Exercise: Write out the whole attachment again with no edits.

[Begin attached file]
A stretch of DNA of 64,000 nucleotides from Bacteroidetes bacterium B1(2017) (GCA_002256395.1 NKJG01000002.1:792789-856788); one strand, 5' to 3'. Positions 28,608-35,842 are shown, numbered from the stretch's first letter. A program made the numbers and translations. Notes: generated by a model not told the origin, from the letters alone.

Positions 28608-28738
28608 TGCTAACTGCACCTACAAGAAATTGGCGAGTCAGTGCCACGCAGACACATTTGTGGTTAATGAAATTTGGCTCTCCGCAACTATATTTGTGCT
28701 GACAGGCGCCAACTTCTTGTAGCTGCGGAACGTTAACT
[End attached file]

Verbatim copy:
A stretch of DNA of 64,000 nucleotides from Bacteroidetes bacterium B1(2017) (GCA_002256395.1 NKJG01000002.1:792789-856788); one strand, 5' to 3'. Positions 28,608-35,842 are shown, numbered from the stretch's first letter. A program made the numbers and translations. Notes: generated by a model not told the origin, from the letters alone.

Positions 28608-28738
28608 TGCTAACTGCACCTACAAGAAATTGGCGAGTCAGTGCCACGCAGACACATTTGTGGTTAATGAAATTTGGCTCTCCGCAACTATATTTGTGCT
28701 GACAGGCGCCAACTTCTTGTAGCTGCGGAACGTTAACT